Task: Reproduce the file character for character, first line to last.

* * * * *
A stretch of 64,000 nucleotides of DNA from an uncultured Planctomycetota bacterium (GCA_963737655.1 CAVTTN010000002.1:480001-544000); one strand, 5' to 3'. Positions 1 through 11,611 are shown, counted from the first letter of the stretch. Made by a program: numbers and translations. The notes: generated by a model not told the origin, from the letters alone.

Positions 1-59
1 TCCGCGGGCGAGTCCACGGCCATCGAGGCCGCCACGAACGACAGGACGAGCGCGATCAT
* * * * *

A stretch of 64,000 nucleotides of DNA from an uncultured Planctomycetota bacterium (GCA_963737655.1 CAVTTN010000002.1:480001-544000); one strand, 5' to 3'. Positions 1 through 11,611 are shown, counted from the first letter of the stretch. Made by a program: numbers and translations. The notes: generated by a model not told the origin, from the letters alone.

Positions 1-59
1 TCCGCGGGCGAGTCCACGGCCATCGAGGCCGCCACGAACGACAGGACGAGCGCGATCAT